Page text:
As small, independent flour and feed mills grind to a halt across the nation, Elliston’s Big Spring Mill mixes old and new into flour power.
ELLISTON—The roads and rivers of Montgomery County were once lined with flour and feed mills. Their ghosts are left in the place-names that surround us: Bennett’s Mill, McDonald’s Mill, Mill Run, Chrisman’s Mill Road.
Once so important, mills lined rivers and stood at most crossroads. Towns sprang up around them within walking distance of kitchens and farms in a foot- and horse-powered time. But big producers that increasingly dominate American agriculture require enormous infrastructure. Small, independent farms, dairies, stores, and mills have been gobbled up or clobbered by the drive toward conglomerates and giant food companies. Today, Big Springs Mill in Elliston is a rarity, one of 5 small, independent mills left in Virginia, and one of the last hundred or so scattered across the nation.
Big Spring Road is a sudden jut off Rt. 11. You have to mean to go there. On a sunny afternoon in early autumn, the road cuts through the once-handsome brick and clapboard town until it crumbles to gravel and curves down into the yellow trees, along the river, and under the timbers of a Norfolk Southern railroad trestle. Come around the bend and Big Spring Mill and its silos stand in light and shadow looking like a ship under the karst lump of Pedlar Hills rising straight up in the field behind it.
The train still stops at the siding just above the mill’s gravel parking lot delivering loads of soft white winter wheat and sweet corn.
In a cloud of sunny dust, Bob Long, the fourth-generation mill co-owner, climbs down out of a feed truck to talk about the history of the mill and its future.
We pass through the mill’s office. The phone is ringing beside a large adding machine. A paper wall calendar, a Holstein cow clock, and the framed portraits of mill founders in horn-rimmed glasses and narrow-tie suits all gaze down quietly on these quietly busy people. Someone answers the old phone and says, “Big Spring Mill,” then, “Hey. How’re you?”
“My great-grandfather bought a share of this mill in 1935, my grandfather purchased the other half. There were a lot of other mills then. They’re all gone now,” Long said climbing the stairs past the “No Smoking! Dust is Like Explosives!” signs to tour the mill.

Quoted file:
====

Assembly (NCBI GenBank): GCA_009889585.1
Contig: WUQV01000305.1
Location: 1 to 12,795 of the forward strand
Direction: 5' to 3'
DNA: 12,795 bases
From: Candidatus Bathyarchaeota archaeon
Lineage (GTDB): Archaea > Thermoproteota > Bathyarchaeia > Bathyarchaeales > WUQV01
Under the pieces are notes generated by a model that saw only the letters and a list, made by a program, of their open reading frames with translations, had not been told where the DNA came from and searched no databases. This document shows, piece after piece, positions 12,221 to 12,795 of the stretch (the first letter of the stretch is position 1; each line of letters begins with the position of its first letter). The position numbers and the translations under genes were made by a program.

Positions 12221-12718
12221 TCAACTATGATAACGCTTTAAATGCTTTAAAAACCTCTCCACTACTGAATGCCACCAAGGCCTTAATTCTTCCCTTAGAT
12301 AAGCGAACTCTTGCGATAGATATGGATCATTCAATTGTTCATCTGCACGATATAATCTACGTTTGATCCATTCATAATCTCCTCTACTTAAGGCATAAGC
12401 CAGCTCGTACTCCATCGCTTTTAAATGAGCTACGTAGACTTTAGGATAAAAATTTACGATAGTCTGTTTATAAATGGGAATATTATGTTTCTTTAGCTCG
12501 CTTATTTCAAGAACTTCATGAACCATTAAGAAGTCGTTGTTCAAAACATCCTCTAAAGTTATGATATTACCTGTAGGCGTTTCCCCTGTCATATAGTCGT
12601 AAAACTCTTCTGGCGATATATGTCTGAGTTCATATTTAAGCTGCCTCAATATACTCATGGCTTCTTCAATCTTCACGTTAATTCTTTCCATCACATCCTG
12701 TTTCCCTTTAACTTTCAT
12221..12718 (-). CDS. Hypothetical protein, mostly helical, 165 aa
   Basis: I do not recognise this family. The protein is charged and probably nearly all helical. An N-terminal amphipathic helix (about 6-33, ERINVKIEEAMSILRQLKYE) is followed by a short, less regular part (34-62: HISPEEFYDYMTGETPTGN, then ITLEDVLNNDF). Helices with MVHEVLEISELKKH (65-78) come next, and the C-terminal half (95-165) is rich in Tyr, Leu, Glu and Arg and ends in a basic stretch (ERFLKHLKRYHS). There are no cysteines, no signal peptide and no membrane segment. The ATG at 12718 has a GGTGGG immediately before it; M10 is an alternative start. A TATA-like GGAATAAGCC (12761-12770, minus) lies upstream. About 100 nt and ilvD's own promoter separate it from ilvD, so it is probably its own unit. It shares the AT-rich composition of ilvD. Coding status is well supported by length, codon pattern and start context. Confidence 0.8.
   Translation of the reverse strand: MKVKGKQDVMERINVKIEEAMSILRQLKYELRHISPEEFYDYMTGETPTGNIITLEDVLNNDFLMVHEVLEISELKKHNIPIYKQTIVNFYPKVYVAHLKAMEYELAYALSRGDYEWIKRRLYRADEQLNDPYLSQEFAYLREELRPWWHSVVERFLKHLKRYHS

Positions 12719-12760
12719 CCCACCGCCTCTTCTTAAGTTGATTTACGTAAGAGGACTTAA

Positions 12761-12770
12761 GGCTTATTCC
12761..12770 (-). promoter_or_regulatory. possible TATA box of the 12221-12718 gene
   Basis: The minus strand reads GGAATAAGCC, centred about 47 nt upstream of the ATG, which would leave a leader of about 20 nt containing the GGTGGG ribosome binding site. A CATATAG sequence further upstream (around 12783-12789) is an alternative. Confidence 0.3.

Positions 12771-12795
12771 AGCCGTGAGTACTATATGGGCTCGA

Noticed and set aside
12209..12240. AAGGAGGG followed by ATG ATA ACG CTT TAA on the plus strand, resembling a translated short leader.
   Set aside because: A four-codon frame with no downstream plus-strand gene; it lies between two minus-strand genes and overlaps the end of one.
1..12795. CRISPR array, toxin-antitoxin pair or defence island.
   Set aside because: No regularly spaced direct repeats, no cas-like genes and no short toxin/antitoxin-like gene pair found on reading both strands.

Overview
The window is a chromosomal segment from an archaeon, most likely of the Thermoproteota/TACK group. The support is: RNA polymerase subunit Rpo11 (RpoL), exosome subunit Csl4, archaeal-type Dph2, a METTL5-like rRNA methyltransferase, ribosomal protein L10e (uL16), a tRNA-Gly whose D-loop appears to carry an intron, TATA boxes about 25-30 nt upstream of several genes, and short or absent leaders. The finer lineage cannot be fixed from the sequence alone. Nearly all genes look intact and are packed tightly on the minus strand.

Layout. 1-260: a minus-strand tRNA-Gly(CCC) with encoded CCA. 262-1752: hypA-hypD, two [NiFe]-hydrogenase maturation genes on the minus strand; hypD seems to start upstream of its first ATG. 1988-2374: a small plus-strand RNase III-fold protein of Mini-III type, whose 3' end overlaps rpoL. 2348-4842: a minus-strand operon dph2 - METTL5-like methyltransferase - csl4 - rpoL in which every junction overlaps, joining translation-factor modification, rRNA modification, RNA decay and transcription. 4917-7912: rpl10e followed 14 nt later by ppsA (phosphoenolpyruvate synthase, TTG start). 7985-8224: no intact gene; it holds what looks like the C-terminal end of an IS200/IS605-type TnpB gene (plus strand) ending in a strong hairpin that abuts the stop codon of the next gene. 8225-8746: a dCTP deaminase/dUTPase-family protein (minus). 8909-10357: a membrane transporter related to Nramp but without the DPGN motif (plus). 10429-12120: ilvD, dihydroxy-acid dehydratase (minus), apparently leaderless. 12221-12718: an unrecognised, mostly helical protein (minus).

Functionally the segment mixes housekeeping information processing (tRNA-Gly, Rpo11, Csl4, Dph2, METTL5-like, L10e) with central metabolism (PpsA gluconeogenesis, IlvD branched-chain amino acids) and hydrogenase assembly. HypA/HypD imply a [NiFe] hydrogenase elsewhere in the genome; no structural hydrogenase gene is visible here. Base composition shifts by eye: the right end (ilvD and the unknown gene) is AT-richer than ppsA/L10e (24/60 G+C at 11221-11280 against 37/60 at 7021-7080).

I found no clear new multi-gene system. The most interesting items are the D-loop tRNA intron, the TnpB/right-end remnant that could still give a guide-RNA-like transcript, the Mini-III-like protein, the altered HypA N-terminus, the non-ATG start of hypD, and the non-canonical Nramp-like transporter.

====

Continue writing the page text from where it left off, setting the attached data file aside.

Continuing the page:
Being in an old mill is like being in a clever, clattering clock. Its workings pour grain down thickets of Rube Goldbergian pipes and tubes. A bare light-bulb connected by a string to something upstairs flashes to tell the miller downstairs all is well. Scoops on a big bicycle chain loop rise and disappear through the roof. You can watch the grain through a small, clean window slide through the pipe like a gullet. Bob Long, trained as an industrial engineer shouts, “It’s a little factory!”
Everything is remarkably clean. Everyone is crowded into the gaps between the chutes and beautiful caramel brown wood boxes and cases – more like Scandinavian furniture than industrial equipment. Workers are milling about weighing grain on balance scales, measuring moisture and the whole room is full of the “sh-sh-sh-ing” of pouring grain, and the thump of sifters, and the rumble of stones grinding.
The wheat moves steadily, ground finer, along the row of hoppers ornamented with beautiful brasses and filigreed hinges cannibalized from another, not-as-lucky mill.
Asked, ‘Why do you think Big Spring Mill is still here after all these years?’, Long runs a big, blunt hand through grey hair and makes the whooshing kind of laugh you make when something is too big to explain.
”Well, that’s a good question. Probably attribute that to my ancestors. Just willing to change with the times, I guess,” he says.
He talks about the phenomena of envisioning change in an industry. “Now, if you look at that truck over there with the auger? There was a time when all feed for farms was delivered in cotton bags.” Cattle feed, chicken feed, everything came in 50-pound cotton sacks. Frugal wives made pillowcases, dresses, and dishcloths from cotton flour sacks.
“My grandfather said that was always going to be the way. But my Dad and my uncle, got one of those trucks and started delivering the feed by the truckload to farms.”